Routing protocols and architectures/The Link State algorithm
The Link State (LS) algorithm is based on distribution of information about the neighborhood of the router over the whole network. Each node can create the map of the network (the same for all nodes), from which the routing table has to be obtained.
Components[edit | edit source]
Neighbor Greetings[edit | edit source]
Neighbor Greetings are messages periodically exchanged between adjacent nodes to collect information about adjacencies. Each node:
- sends Neighbor Greetings to report its existence to its neighbors;
- receives Neighbor Greetings to learn which are its neighbors and the costs to reach them.
Neighbor Greetings implement fault detection based on a maximum number of consecutive Neighbor Greetings not received:
- fast: Neighbor Greetings can be sent with a high frequency (e.g. every 2 seconds) to recognize variations on adjacencies in a very short time:
- once they are received, they are not propagated but stop on the first hop → they do not saturate the network;
- they are packets of small size because they do not include information about nodes other than the generating node;
- they require a low overhead for routers, which are not forced to compute again their routing table whenever they receive one of them;
- reliable: it does not rely on the 'link-up' signal, unavailable in presence of hubs.
Link States[edit | edit source]
Each router generates a LS, which is a set of adjacency-cost pairs:
- adjacency: all the neighbors of the generating node;
- cost: the cost of the link between the generating router and its neighbor.
Each node stores all the LSs coming from all nodes in the network into the Link State Database, then it scans the list of all adjacencies and builds a graph by merging nodes (routers) with edges (links) in order to build the map of the network.
LS generation is mainly event-based: a LS is generated following a change in the local topology (= in the neighborhood of the router):
- the router has got a new neighbor;
- the cost to reach a neighbor has changed;
- the router has lost its connectivity to a neighbor previously reachable.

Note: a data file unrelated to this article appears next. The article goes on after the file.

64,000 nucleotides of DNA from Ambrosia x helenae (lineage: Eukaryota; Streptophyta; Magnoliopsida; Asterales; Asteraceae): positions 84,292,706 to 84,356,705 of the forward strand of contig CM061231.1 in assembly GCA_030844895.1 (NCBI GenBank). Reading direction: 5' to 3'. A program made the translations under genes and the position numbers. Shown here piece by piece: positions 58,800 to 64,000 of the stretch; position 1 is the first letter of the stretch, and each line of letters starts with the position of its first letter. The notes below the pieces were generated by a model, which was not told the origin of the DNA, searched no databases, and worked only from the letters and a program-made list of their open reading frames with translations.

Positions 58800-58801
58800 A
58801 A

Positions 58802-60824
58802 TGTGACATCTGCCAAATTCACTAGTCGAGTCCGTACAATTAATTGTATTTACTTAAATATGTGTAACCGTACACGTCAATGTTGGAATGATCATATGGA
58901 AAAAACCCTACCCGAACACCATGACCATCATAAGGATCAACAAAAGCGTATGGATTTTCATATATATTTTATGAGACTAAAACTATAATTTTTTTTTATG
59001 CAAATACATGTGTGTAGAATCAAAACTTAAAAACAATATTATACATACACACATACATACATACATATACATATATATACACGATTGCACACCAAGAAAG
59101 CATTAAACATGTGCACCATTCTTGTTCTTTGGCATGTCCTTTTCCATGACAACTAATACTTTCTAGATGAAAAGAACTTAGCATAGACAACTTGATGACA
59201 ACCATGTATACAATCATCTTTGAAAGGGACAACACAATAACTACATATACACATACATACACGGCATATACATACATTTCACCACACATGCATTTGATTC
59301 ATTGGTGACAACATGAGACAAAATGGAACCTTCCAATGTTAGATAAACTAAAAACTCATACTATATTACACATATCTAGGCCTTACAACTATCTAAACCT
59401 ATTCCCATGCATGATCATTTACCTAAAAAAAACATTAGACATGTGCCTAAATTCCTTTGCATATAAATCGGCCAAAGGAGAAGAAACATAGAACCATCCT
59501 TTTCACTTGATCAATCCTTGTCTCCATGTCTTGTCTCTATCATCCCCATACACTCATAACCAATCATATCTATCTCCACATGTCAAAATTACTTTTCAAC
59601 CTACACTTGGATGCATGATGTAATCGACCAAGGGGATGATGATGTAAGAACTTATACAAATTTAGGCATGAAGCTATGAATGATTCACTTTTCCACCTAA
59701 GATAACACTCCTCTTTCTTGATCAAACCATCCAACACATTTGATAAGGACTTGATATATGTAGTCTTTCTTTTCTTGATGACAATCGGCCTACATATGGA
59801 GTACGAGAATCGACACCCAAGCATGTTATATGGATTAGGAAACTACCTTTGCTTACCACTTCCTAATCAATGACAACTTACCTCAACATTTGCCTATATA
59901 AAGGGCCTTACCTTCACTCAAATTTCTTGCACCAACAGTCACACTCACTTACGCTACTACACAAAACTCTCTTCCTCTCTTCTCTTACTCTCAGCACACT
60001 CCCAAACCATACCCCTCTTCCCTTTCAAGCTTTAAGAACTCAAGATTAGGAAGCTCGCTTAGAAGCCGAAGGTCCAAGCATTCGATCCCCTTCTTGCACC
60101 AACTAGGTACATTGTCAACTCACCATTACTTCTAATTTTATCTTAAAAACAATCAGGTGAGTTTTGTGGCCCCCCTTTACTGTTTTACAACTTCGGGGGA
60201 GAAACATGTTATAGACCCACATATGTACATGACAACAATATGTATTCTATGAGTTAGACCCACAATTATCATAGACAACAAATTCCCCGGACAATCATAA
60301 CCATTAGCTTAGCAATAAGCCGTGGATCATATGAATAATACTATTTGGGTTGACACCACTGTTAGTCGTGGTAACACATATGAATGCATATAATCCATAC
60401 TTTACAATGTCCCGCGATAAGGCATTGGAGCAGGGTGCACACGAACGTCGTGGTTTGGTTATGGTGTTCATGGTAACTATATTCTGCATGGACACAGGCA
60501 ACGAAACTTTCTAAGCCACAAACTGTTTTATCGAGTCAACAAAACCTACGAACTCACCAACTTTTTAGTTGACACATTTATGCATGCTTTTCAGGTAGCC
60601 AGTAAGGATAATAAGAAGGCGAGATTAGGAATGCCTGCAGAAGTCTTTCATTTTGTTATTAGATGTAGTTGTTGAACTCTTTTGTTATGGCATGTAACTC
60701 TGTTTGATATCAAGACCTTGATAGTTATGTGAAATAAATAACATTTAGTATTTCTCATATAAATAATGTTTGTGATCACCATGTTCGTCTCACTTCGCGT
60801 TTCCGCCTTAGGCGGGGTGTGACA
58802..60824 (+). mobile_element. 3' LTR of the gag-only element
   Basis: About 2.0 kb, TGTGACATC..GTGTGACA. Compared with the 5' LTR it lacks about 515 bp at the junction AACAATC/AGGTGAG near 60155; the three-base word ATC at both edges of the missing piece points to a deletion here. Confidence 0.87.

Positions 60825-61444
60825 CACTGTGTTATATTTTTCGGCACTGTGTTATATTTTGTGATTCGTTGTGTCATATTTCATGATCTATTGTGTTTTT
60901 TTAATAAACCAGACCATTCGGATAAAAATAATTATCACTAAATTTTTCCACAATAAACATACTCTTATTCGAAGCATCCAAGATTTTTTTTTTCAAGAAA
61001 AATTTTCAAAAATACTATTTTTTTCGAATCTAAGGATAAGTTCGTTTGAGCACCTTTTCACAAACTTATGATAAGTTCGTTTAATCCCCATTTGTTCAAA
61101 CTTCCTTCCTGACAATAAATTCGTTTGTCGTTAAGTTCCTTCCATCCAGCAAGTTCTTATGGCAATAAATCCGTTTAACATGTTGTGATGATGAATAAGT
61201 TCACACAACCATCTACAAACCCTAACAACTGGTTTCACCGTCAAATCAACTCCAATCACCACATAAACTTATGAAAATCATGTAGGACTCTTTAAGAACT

- allows a better utilization of the network: it does not consume bandwidth;
- it requires the 'hello' component, based on Neighbor Greetings, as the router can no longer use the periodic generation for detecting faults toward its neighbors.
In addition, routers implement also a periodic generation, with a very low frequency (in the order of tens of minutes):
- this increases reliability: if a LS for some reason goes lost, it can be sent again without having to wait for the next event;
- this allows to include an 'age' field: the entry related to a disappeared destination remains in the routing table and packets keep being sent to that destination until the piece of information, if not refreshed, ages enough that it can be deleted.
Flooding algorithm[edit | edit source]
Each LS must be sent in 'broadcast' to all the routers in the network, which must receive it unchanged → real protocols implement a sort of selective flooding, representing the only way to reach all routers with the same data and with minimum overhead. Broadcast is limited only to LSs, to avoid saturating the network.
LS propagation takes place at a high speed: unlike DVs, each router can immediately propagate the received LS and in a later time process it locally.
Real protocols implement a reliable mechanism for LS propagation: every LS must be confirmed 'hop by hop' by an acknowledgment, because the router must be sure that the LS sent to its neighbors has been received, also considering that LSs are generated with a low frequency.
Dijkstra's algorithm[edit | edit source]
After building the map of the network from its adjacency lists, each router is able to compute the spanning tree of the graph, that is the tree with least-cost paths having the node as a root, thanks to the Dijkstra algorithm: on every iteration all the links are considered connecting nodes already selected with nodes not yet selected, and the closest adjacent node is selected.